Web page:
2. Quattrocchi U. CRC World dictionary of medicinal and poisonous plants: common names, scientific names, eponyms, synonyms and etymology. Volume III E-L. Boca Raton, Florida: CRC Press, 2012; p. 598.
  3. Wijayakasuma H. Atasi Kanker dengan Tanaman Obat. Jakarta: Niaga Swadaya, 2008; p. 25.
  4. Khare CP. Indian medicinal plants: An illustrated dictionary. Berlin: Springer, 2007; p. 87.
  5. Anisko T. When perennials bloom: An almanac for planning and planting. Portland: Timber Press; 2008.
  6. Wu YX, Xu LX. Analysis of isoflavones in Belamcanda chinensis (L.) DC. and Iris tectorum Maxim by square wave voltammetry. Yao Xue Xue Bao. 1992;27(1):64-68. Chinese.
  7. Ma L, Song ZW, Wu F. Determination of fiv isoflavones in Belamcanda chinensis by RP-HPLC. Yao Xue Xue Bao. 1996;31(12):945-949. Chinese.
  8. Liu H, Hu X, Ge J. [Separation and identification of chemical compositions from cultivated Belamcanda chinensis]. Zhong Yao Cai. 1997;20(6):299-301. Chinese.
  9. Kim YP, Yamada M, Lim SS, et al. Inhibition by tectorigenin and tectoridin of prostaglandin E2 production and cyclooxygenase-2 induction in rat peritoneal macrophages. Biochim Biophys Acta. 1999;438(3):399-407.
  10. Ito H, Onoue S, Miyake Y, Yoshida T. Iridal-type triterpenoids with ichthyotoxic activity from Belamcanda chinensis. J Nat Prod. 1999;62(1):89-93.
  11. Foster S, Chongxi Y. Herbal emissaries: Bringing chinese herbs to the west: A guide to gardening, herbal wisdom and well-being. Rochester, Vermont: Healing Arts Press, 1992; p. 160-163.
  12. Manandhar NP. Plants and people of Nepal. Portland: Timber Press, 2002; p. 107–108.
  13. Yamaki K, Kim DH, Ryu N, Kim YP, Shin KH, Ohuchi K. Effects of naturally occurring isoflavones on prostaglandin E2 production. Planta Med. 2002;68(2):97-100.
  14. Ahn KS, Noh EJ, Cha KH, et al. Inhibitory effects of Irigenin from the rhizomes of Belamcanda chinensis on nitric oxide and prostaglandin E(2) production in murine macrophage RAW 264.7 cells. Life Sci. 2006;78(20):2336-2342.
  15. Hong J, Shin KH, Lim SS, et al. Lead compounds for anti-inflammatory drugs isolated from the plants of the traditional oriental medicine in Korea. Inflamm Allergy Drug Targets. 2008;7(3):195-202.
  16. Pan CH, Kim ES, Jung SH, Nho CW, Lee JK. Tectorigenin inhibits IFN-gamma/LPS-induced inflammatory responses in murine macrophage RAW 264.7 cells. Arch Pharm Res. 2008;31(11):1447-1456.
  17. Seidlová-Wuttke D, Hesse O, Jarry H, et al. Belamcanda chinensis and the thereof purified tectorigenin have selective estrogen receptor modulator activities. Phytomedicine. 2004;11(5):392-403.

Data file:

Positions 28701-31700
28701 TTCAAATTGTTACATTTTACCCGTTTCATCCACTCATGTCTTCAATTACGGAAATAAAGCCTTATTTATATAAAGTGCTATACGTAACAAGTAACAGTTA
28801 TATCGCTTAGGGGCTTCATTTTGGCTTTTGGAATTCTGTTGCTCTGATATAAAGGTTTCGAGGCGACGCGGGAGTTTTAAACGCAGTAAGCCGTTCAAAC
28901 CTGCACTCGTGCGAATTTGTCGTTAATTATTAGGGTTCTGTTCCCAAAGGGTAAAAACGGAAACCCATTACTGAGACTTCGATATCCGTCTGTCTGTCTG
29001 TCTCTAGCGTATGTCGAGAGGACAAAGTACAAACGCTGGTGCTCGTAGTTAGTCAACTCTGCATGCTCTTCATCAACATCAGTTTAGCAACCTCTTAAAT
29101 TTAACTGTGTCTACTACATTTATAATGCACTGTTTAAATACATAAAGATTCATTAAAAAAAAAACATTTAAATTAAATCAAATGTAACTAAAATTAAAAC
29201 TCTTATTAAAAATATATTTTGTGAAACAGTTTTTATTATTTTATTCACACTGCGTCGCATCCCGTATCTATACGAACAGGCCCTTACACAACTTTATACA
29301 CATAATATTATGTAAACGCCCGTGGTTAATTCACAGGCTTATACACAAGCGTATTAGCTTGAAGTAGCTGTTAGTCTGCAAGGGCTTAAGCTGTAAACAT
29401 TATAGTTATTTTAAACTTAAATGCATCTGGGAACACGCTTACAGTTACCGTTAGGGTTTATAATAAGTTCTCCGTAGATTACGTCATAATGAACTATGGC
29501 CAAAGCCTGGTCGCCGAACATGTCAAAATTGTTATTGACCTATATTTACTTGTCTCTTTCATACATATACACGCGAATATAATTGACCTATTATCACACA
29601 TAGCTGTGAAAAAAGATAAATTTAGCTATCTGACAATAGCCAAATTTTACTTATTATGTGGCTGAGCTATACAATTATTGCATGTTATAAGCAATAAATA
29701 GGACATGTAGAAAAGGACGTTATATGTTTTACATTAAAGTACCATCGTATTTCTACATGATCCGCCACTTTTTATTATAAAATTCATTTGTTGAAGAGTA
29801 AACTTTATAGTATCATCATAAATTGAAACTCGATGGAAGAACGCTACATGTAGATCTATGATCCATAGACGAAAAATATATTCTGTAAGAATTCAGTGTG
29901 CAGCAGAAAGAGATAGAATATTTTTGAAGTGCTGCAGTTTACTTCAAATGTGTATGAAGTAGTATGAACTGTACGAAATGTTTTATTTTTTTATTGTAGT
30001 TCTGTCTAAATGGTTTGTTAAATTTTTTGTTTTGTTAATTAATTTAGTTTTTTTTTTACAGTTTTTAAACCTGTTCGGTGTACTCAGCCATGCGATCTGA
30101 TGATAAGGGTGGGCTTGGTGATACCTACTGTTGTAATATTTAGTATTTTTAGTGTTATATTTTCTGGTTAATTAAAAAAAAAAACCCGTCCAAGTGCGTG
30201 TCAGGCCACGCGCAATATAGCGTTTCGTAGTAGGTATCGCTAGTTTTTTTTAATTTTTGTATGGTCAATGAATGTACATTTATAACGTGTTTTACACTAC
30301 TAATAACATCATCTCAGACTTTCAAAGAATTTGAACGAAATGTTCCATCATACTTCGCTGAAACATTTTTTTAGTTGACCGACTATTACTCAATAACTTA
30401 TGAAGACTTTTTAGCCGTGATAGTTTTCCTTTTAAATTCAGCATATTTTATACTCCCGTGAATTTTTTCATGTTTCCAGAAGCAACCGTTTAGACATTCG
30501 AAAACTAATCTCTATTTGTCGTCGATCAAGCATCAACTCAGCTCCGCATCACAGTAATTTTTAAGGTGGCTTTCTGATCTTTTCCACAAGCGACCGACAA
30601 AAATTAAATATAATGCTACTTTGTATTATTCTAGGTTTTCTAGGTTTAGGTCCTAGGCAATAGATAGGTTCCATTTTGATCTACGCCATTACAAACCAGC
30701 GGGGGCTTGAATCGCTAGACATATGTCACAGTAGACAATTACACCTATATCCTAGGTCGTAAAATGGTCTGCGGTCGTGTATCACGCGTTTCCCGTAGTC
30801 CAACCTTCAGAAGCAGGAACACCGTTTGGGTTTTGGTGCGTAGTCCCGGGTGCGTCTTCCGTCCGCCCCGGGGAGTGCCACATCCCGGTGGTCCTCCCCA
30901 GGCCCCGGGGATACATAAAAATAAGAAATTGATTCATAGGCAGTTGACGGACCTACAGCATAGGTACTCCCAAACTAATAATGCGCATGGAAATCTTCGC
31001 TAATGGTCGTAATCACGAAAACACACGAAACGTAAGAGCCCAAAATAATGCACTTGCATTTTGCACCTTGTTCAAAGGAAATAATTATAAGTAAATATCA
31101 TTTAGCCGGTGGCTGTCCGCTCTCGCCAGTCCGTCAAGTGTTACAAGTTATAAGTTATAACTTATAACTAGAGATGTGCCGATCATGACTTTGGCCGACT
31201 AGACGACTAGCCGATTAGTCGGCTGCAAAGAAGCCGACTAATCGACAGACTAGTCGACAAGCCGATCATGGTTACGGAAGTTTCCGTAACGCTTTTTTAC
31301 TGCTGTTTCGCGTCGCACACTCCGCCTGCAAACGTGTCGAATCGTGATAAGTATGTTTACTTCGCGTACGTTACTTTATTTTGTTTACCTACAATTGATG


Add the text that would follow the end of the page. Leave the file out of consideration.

18. Kang K, Lee SB, Jung SH, et al. Tectoridin, a poor ligand of estrogen receptor alpha, exerts its estrogenic effects via an ERK-dependent pathway. Mol Cells. 2009;27(3):351-357.
  19. Jung SH, Lee YS, Lee S, et al. Anti-angiogenic and anti-tumor activities of isoflavonoids from the rhizomes of Belamcanda chinensis. Planta Med. 2003;69(7):617-622.
  20. Morrissey C, Bektic J, Spengler B, et al. Phytoestrogens derived from Belamcanda chinensis have an antiproliferative effect on prostate cancer cells in vitro. J Urol. 2004;172(6 Pt 1):2426-2433.
  21. Thelen P, Scharf JG, Burfeind P, et al. Tectorigenin and other phytochemicals extracted from leopard lily Belamcanda chinensis affect new and established targets for therapies in prostate cancer. Carcinogenesis. 2005;26(8):1360-1367.
  22. Thelen P, Seseke F, Ringert RH, Wuttke W, Seidlová-Wuttke D. Pharmacological potential of phytoestrogens in the treatment of prostate cancer. Urologe A. 2006;45(2):195-6, 197-201. German.
  23. Thelen P, Peter T, Hünermund A, et al. Phytoestrogens from Belamcanda chinensis regulate the expression of steroid receptors and related cofactors in LNCaP prostate cancer cells. BJU Int. 2007;100(1):199-203.
  24. Jung SH, Lee YS, Lee S, Lim SS, Kim YS, Shin KH. Isoflavonoids from the rhizomes of Belamcanda chinensis and their effects on aldose reductase and sorbitol accumulation in streptozotocin induced diabetic rat tissues. Arch Pharm Res. 2002;25(3):306-312.
  25. Wu C, Li Y, Chen Y, et al. Hypoglycemic effect of Belamcanda chinensis leaf extract in normal and STZ-induced diabetic rats and its potential active faction. Phytomedicine. 2011;18(4):292-297.
  26. Wang QL, Lin M, Liu GT. Antioxidative activity of natural isorhapontigenin. Jpn J Pharmacol. 2001;87(1):61-66.
  27. Fang YN, Liu GT. Effect of isorhapontigenin on respiratory burst of rat neutrophils. Phytomedicine. 2002;9(8):734-738.
  28. Jung SH, Lee YS, Lim SS, Lee S, Shin KH, Kim YS. Antioxidant activities of isoflavones from the rhizomes of Belamcanda chinensis on carbon tetrachloride-induced hepatic injury in rats. Arch Pharm Res. 2004;27(2):184-188.
  29. Oh KB, Kang H, Matsuoka H. Detection of antifungal activity in Belamcanda chinensis by a single-cell bioassay method and isolation of its active compound, tectorigenin. Biosci Biotechnol Biochem. 2001;65(4):939-942.